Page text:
Some Toronto-area hospitals are reporting a shortage of epidural tubes amid ongoing global supply issues.
William Osler Health System confirmed they were experiencing a shortage to CTV News Toronto Tuesday in a statement, and said they’re “working closely with suppliers and government partners to secure inventory.”
The hospital network says it has developed an “epidural catheter supply” strategy to meet the needs of patients in the meantime.
An epidural tube, or catheter, is a fine piece of plastic used to pierce into the epidural space in a patient’s spine in order to administer pain medication during childbirth. An ongoing global shortage of the devices hit Canada in late July, impacting western provinces more severely initially, according to the Canadian Anesthesiologists’ Society (CAS).
William Osler Health System is comprised of three hospitals in Toronto – Brampton Civic Hospital, Etobicoke General Hospital and Peel Memorial Hospital.
Lakeridge Health, a network of five hospitals in Durham Region, also told CTV News Toronto they’re facing a “potential shortage” of epidural catheters related to supply chain issues spanning North America.
“Although we have an adequate supply of epidural catheters for the short-term, we are working with our partners at Ontario Health and the Ministry of Health who are actively engaging with Health Canada, suppliers, distributors, and manufacturers across Ontario to understand the current situation and supply forecasts,” Lakeridge communications manager Julie Dowdie said.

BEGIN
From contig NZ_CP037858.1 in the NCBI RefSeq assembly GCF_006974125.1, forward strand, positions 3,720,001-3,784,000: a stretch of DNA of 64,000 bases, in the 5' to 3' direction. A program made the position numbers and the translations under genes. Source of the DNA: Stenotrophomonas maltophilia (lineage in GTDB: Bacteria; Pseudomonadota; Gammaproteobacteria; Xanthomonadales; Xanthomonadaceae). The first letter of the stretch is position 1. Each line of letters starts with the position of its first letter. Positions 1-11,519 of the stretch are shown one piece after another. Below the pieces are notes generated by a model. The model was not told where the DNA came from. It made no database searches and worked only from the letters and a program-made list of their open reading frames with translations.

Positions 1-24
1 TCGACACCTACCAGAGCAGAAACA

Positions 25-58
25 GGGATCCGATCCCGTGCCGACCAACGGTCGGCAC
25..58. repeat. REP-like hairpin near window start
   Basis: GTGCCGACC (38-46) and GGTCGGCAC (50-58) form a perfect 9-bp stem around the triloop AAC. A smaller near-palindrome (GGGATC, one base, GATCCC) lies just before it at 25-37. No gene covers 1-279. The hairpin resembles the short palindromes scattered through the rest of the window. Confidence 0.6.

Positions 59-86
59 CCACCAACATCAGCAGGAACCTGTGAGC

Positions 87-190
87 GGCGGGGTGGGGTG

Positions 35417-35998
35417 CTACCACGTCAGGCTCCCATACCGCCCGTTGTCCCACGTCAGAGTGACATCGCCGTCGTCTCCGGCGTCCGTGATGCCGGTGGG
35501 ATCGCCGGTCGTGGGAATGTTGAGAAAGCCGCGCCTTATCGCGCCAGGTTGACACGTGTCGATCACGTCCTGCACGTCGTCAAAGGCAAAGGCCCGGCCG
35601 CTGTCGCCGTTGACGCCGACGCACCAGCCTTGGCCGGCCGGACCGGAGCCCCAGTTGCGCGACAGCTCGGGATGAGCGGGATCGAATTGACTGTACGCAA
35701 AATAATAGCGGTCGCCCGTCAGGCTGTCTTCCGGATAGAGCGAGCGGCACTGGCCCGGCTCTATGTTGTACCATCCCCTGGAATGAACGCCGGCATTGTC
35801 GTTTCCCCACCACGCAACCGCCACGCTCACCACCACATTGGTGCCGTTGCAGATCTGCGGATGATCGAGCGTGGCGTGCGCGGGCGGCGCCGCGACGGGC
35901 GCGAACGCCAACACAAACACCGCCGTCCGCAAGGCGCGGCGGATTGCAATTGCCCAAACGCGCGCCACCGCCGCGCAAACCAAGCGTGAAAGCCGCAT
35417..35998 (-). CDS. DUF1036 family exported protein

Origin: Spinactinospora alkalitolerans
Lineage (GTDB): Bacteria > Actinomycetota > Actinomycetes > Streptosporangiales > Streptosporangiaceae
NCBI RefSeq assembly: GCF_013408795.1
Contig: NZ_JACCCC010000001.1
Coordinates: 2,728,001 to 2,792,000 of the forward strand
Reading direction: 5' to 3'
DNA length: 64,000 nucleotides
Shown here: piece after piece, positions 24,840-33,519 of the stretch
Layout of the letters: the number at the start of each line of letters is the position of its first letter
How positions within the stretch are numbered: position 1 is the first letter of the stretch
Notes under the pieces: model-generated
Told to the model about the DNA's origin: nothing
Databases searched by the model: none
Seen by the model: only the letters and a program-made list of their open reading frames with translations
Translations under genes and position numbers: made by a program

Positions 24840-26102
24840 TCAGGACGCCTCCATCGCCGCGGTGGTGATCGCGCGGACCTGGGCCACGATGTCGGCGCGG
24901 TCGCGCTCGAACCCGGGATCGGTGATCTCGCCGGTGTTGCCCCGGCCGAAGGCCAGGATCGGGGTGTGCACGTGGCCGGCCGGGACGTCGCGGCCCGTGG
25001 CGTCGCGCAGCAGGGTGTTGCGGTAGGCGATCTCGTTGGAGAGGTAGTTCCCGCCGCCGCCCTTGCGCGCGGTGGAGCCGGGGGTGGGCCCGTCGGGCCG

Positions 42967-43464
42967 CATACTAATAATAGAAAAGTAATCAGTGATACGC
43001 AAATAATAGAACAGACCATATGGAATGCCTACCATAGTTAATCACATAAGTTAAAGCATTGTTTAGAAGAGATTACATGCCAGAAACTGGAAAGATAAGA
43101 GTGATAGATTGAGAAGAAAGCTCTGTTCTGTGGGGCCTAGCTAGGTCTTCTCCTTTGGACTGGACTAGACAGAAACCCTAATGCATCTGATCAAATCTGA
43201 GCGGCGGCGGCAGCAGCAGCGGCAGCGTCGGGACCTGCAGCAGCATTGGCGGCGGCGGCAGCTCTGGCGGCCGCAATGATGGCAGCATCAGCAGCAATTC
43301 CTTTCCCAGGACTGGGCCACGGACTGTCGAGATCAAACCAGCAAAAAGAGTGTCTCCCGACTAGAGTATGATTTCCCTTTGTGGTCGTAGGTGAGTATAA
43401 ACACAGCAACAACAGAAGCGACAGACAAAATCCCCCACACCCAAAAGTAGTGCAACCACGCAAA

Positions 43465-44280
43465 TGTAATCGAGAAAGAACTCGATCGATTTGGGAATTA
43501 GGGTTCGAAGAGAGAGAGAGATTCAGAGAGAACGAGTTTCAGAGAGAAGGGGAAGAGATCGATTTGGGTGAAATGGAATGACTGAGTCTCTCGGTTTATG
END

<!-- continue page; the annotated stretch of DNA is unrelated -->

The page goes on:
When reached for comment, other hospitals, including Sunnybrook Hospital, Michael Garron Hospital, the University Health Network, North York General Hospital, and the Women’s College Hospital said their patients were not currently impacted.
However, each institution said that they are “monitoring the situation closely.”
Ontario’s Ministry of Health told CTV News Toronto they’re aware some Canadian provinces have experienced epidural shortages, but said, at this time, “Ontario has an adequate supply of epidural catheters and women are able to access epidurals for childbirth.”
While the province currently has sufficient supply, the Ministry of Health said that they are tracking inventory in order to assess the need to redistribute epidural catheters.
“Hospitals will receive instructions on how to assess and report on current inventory in the coming days.”
President and Vice President of CAS, Dr. Dolores McKeen and Dr. Lucie Filteau, told CTV News in a joint statement that they were recently made aware of “a critically low supply of epidural catheters across Canada.”
McKeen and Filteau say manufacturers have cited supply chain issues as the cause of the shortage.
“Some companies have estimated that supply will improve significantly by September, but it is still uncertain that epidural catheters will be available in all health care settings by then,” they said.
According to CAS, on average, approximately 50 to 60 per cent of pregnant people in Canada opt for an epidural when in labour.
The society is encouraging patients to discuss pain management options with their health care provider “to establish the most appropriate plan, depending on their individual circumstances and product availability.”